(NaturalNews) Most Americans don't know that the federal government isn't the only entity out there in the intelligence business. There are a number of private companies in the U.S. and abroad that specialize in intelligence gathering.
One of the foremost U.S.-based firms is a company called Stratfor. Based in Austin, Texas, Stratfor employs scores of analysts who specialize in every part of the world. And though governments have their own intelligence apparatuses, that doesn't mean that they sometimes won't contract out their intel work to firms like Stratfor.
But does such government-private collaboration compromise a country's national security? That is the question being asked by a number of Canadian officials after discovering that more than a dozen Canadian agencies have subscriptions to Strategic Forecasting, otherwise known as Stratfor.
As reported by The Star newspaper:
At least 13 Canadian government agencies have had subscriptions with U.S. private intelligence firm Strategic Forecasting, Inc. or Stratfor, newly released WikiLeaks emails indicate.
Stratfor, sometimes dubbed a shadow CIA, came under fire recently after a leaked document prepared for an oil company outlined ways to counter activist groups, such as Greenpeace, who oppose Canada's oilsands development.
The same cache of leaked emails indicates Canadian federal agencies have purchased at least half a million dollars in Stratfor services.
Governments regularly use private intel firms
According to emails from January 2009 to February 2011, Canadian agencies spent more than $26,000 for one-year subscriptions for Foreign Affairs and International Trade. Under Canadian government policy, any contracts worth more than $10,000 must be posted online, and these were not.
One government official, Foreign Affairs spokesman Jean-Bruno Villeneuve, says that was just a technical oversight. The spokesman added that the subscriptions were "used widely within the department to help inform policy development and analysis."
According to the paper, Stratfor officials would not answer questions about the recent leaks. The Canadian Press was instead referred to a statement that the private intel firm posted online saying that its policy was not to comment on any WikiLeaks documents.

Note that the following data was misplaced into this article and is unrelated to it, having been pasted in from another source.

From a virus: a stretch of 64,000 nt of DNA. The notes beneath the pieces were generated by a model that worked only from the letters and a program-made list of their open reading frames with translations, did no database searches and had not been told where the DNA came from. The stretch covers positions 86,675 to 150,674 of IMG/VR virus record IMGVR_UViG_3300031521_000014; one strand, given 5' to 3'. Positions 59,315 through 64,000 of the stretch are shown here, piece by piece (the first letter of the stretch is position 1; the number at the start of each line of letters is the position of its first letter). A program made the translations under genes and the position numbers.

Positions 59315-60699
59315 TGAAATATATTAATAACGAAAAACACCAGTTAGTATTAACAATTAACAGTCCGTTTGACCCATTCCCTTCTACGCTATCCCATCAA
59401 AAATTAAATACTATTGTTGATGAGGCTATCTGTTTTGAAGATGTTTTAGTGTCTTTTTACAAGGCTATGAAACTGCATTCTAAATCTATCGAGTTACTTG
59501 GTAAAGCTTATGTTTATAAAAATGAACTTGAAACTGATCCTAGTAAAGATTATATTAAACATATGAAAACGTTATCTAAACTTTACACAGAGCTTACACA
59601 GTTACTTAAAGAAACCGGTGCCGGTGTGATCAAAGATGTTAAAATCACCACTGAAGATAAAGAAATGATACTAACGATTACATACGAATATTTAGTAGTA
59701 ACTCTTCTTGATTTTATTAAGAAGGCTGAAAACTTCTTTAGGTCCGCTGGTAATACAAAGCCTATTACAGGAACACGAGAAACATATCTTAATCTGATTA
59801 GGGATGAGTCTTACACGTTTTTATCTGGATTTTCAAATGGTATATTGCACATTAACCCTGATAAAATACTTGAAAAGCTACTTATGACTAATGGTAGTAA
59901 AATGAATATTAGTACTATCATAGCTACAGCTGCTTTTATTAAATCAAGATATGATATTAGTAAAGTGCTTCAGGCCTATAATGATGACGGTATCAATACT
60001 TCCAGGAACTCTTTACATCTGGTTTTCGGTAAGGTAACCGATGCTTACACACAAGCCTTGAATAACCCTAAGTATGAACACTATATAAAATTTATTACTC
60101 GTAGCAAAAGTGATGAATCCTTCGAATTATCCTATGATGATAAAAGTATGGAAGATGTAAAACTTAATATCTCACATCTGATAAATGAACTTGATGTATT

"Some of the emails may be forged or altered to include inaccuracies; some may be authentic," the statement reads. "We will not validate either. Nor will we explain the thinking that went into them. Having had our property stolen, we will not be victimized twice by submitting to questioning about them."
Canadian intelligence experts say some of the government's agencies use private firms like Stratfor to augment intelligence supplies.
"I think it's not uncommon," said one expert, Wesley Wark, in an interview with The Star. "Particularly for people in the intelligence analysis world of the Canadian government ... to have contracts from time to time with private-sector firms for delivery of certain kinds of analytical problems, which is basically what Stratfor does."
Wark went on to say that private intel services can often be expensive and outside the budgets of some government agencies.
In a different leaked email, dated March 3, 2011, one senior Stratfor executive lauds one of the firm's employees for brokering a long-term contract with Canada's National Defense. The deal, on behalf of the Canadian Forces College, spanned three years and was worth $240,600.
"We locked in a three-year commitment," the email says, with several replies from others in the firm congratulating the sale.
The Star reported that the leaks hinted that National Defense had the most expensive agreements with Stratfor:
According to the same email chain, National Defence paid Stratfor $78,225 in 2011, $80,175 in 2012 and $82,200 for this year. The contract was publicly disclosed by the department.
The deal gave the college "Authenticated Access to STRATFOR Enterprise Premium Portal," which includes "Up to 10 individual user accounts" with access to sophisticated analysis and geopolitical forecasts.
National Defence's publicly posted contract reports also show an agreement with Stratfor worth $182,377 from 2008 to 2011.
Classified government data-sharing?
There have been concerns that, although a private intelligence company, Stratfor could have had access to sensitive government information, but not all experts agree that that was the case.
"I don't think they (Stratfor) have formal access to classified material," said Wark. "But the people who work at Stratfor are for the most part former members of the American intelligence community and have some connections. ... But they're primarily, I think, working with open-source material."
The WikiLeaks site claims that Stratfor also provides intelligence services to U.S. firms and government agencies like "Lockheed Martin, Northrop Grumman, Raytheon and government agencies, including the U.S. Department of Homeland Security, the U.S. Marines and the U.S. Defense Intelligence Agency."